I biological complex. Species new to
E;,[w5science will be undoubtedly found,
ei and the composition of the fauna
and flora of the region, with the
T II'S elationships to that of other parts
FO ri ofthe world, will be ascertained,
with its significant historical imoli-
cations. The collections will makd
tes for Work on Staffs large and important additions to
Michiganensian Will those in the University museums,
and the data accumulated, with the
Report Today. specimens, will furnish the basis
for detailed publications on this
r tryouts for the editorial little known country.
ness staffs of the Michi-I

4,. JTDiTOISCUSS'Is
LUIRTO ,ANN ARBOF
4irJERN " D f' NCry Ii

NEWS-BRIEFS

P T F T Pq, Y

JR LLUiU L UL iI
Recognized Authority to SpeakI
at 4:15 in Architectural
Auditorium.
WILL ILLUSTRATE TALK
Director of Buffalo Art Gallery
to Speak March 3; Editor
to Lecture March 5.
Architecture t h r o u g h o u t the
world will be discussed by Richard
J. Neutra, of Lcos Angeles, interna-
tionally recognized authority on
the subject, in a University lectureI
at 4:15o'clock this afternoon in the
auditorium of the Architectural
building.
The discourse will be based upon,
studies made by the speaker dur-
ing a recently completedtour of
the world. The title of the lecture
will be "New Architecture Through-
(out the World."
Writes Two Books.

LIOUOR VENDORS Miller, 502 North State street, in Student Group Expects to Soldv
front of his home, but the screams Rlgous l
BEGIN JAIL LIFE of Mrs. Miller frightened them Religious obems o
away, he reported to police.VrosScs
Convicted in circuit court last
Saturday for possessing liquor for Plans for weekly University all-
sale, Orrie E. Brown, 25, of Detroit, HEAD OF HARVARD denomination chapel services were
former law school freshman, and IA Y RESIGN POST formulated at the first meeting of
Joseph Looney, Ann Arbor, yester-MAY R SG Fthemstdntei stcmeeno
day began serving sentences of the student religious committee, a
from six months to two years in Lowell Plans to Retire in 1932, new advisory group, sponsored by
Jackson prison. Boston Post States. the Student Christian association,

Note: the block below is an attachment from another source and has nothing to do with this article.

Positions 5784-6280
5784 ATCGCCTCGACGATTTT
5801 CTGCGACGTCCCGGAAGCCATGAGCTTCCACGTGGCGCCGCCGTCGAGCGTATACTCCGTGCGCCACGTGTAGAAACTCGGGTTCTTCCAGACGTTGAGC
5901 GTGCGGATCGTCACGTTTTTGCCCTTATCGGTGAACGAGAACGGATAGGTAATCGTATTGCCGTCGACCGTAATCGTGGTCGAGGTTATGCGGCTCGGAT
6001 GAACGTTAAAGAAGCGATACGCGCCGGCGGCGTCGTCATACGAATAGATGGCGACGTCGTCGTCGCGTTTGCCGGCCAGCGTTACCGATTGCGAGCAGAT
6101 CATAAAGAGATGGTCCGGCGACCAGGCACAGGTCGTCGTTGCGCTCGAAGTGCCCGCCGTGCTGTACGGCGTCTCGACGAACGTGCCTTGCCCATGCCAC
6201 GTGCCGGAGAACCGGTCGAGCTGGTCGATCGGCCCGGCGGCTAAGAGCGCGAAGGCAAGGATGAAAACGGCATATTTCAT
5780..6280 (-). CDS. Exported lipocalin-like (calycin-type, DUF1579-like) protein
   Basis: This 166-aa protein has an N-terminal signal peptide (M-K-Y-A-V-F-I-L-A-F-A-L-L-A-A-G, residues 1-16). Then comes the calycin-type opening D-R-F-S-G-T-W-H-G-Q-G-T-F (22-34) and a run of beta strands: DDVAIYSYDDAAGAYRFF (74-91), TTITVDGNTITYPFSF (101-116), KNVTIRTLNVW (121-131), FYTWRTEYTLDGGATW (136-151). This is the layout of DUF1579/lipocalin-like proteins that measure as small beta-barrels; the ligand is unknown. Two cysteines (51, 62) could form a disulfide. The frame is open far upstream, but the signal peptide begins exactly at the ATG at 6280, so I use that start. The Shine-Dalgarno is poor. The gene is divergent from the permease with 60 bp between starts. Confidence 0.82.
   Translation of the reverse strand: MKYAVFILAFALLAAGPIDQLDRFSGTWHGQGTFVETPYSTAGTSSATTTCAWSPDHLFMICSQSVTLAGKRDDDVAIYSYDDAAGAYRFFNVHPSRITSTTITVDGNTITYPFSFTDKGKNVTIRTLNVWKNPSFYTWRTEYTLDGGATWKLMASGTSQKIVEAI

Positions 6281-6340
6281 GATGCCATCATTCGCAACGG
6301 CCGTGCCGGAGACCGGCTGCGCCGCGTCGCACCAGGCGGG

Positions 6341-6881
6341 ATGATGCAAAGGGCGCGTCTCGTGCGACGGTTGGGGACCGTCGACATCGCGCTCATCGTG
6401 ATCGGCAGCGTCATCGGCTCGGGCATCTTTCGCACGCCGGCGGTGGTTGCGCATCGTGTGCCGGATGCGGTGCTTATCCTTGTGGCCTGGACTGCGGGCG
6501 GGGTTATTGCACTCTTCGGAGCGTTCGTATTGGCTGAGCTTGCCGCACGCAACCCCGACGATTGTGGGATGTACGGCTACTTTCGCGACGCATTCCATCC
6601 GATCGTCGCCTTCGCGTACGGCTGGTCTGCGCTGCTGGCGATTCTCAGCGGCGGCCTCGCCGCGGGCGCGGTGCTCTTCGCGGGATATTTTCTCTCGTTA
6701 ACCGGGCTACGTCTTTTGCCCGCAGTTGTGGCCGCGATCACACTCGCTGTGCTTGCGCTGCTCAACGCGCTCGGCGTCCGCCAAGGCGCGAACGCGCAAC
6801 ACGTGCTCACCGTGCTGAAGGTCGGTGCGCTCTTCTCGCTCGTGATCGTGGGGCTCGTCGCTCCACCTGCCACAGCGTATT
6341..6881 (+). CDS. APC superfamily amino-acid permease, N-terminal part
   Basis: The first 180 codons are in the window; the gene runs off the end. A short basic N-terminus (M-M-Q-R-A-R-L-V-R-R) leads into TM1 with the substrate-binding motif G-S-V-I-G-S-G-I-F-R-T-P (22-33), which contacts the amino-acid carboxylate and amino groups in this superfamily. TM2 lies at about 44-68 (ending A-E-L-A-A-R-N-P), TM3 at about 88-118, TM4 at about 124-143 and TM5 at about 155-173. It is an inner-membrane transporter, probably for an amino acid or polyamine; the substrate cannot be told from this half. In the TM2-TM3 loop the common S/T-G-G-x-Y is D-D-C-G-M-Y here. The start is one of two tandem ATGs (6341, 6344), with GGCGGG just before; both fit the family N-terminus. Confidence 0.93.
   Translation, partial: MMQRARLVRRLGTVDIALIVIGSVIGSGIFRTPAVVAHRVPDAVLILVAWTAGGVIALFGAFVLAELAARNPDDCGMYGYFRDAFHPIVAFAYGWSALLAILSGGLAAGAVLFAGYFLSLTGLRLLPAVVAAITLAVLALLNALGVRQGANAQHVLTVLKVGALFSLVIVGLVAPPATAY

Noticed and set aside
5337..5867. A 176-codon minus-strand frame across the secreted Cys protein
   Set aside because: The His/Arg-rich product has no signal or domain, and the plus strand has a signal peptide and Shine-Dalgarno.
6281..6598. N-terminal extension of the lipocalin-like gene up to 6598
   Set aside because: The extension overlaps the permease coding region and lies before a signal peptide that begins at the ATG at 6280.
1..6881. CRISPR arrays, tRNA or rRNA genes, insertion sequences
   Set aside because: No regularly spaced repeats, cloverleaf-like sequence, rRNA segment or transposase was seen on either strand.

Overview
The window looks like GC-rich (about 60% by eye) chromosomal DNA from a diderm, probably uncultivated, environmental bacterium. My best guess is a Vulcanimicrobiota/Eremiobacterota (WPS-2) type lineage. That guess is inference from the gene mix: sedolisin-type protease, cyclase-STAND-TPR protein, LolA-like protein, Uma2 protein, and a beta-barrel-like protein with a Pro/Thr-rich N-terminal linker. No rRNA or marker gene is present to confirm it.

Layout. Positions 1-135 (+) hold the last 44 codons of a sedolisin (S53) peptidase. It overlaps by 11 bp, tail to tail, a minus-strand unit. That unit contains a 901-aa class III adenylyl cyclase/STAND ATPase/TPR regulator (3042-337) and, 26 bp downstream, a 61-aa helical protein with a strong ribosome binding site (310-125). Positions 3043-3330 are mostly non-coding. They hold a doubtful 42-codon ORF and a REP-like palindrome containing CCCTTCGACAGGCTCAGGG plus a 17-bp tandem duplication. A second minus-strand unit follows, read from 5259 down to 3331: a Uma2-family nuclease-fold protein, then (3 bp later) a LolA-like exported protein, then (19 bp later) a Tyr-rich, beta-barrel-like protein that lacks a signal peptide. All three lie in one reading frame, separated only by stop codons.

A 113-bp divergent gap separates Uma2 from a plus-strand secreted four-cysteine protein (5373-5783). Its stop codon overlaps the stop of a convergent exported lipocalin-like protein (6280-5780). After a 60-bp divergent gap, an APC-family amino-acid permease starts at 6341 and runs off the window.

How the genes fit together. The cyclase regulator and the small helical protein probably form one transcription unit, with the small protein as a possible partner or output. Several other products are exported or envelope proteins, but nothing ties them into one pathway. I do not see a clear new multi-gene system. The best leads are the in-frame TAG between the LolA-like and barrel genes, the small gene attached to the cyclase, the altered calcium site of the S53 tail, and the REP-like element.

Brown was arrested Jan. 28 in which has for its purpose the solu-
connection with an alleged campus (By A "ited Pr'ss) tion of religious problems of the
liquor ring, while Looney was ar- BOSTON, Feb. 24. - The Boston various sects at the University.
rested Feb. 11 after he had confess- Post says that Abbott Lawrence
ed to delivering liquor to five fra- Lowell, president of Harvard uni- The first regular Sunday services
ternities. versity since 1909, plans to retire be held at 4:30 o'clock March
The sentence of Brown carried at the close of the academic year1n'eand ap rm
reomnato fayeradaending in June, 1932. t he Women's League building. Wil-
r and- aa ni Kearns, '32, chairman of the
half. Looney was sentenced to He reaches his seventy - fifth coi mittee, stated that activity of
serve the full two-year term. birthday anniversary in December, the organization will ultimately
Deputies James Wanzeck and and is expected to submit his resig- center about efforts to build a Uni-
David Gartman acconipanied the nation shortly with a view to giving versity chapel building, which will
prisoners to the prison shortly af- the university ample time to choose house the religious work of all
ter noon yesterday, his successor, the Post reports. faiths represented in the student
June of 1932 will find the newly body.
Mrs. Roland Held instituted "house plan," Dr. Lowell's Sponsorship of a series of bi-
.fondest dream, in full operation at weekly seminars on comparative re-
A coroner's jur terd Harvard. He feels, according to the ligions was also decided upon by
turned a verdict of death cau dy Post, that he should remain in the advisory committee. The pro-
the impact of an automobile, the charge only until the plan is off grams of the seminars will be choS-
driver of which was undetermined, to a good start, then resign to give en and arranged by a faculty inem-
at an inquest into the fatal injury hissuccessor an opportunity to de- ber, as yet not selected, who will
last Wednesday of Charles H- velop his own ideas, serve as permanent director of the
Klager, of Ann Arbor. The "house plan" is the inclusion discussion group.
Klager died early last Thursday of most of the upper classmen in Students will have opportunity to
morning from injuries received seven "houses," or common cen- attend pre-Easter services at will,
when he was struck bact tralized dormitories, where they during a program that will be held
Washington street and Fourth av live together and study' together, at 12:05 daily in the Congregational
nue. regardless of intellectual inclina- church during the week preceding
Mrs. Belle M.Bolandtion or social background. Easter. The subjects of the serv-
s. Btele, M. Bon, od 1309 Two of the houses are now com- ices will center around the unlimit-
State street, is being held on a pleted and the remaining five will ed choice of the speaker, and will
charge of negligent homicide in be opened and in operation next be delivered in a half-hour discus-
connection with the accident. She fall. so nig t1:5ocok
will be given a hearing today. snedgt23 'ck
Police Search Futile FRATERNITY JEWELRY PARTY FAVORS

_ _ g

ALL DENOMINATE
SERVICES PLANNED

:.

I

,n was issued yesterday by
N Dusenbury, '31, manag-
r, and George Hofmeister,
ness manager. Freshman
women wishing to work
ear book this semester are
to attend a meeting of
at 4:15 o'clock this after-
he Press building.
on the 'Ensian, stated Du-
will be found to be both
ng and valuable.
work offers opportunities
ession of executive ability,
jurnalistic ability and cre-
ent of an artistic nature,"
room for the use of the
titudes is to be found in
al sections into which the
divided: administration,
athletics, features, activi-
ernities, and satire. Men
ut in their freshman year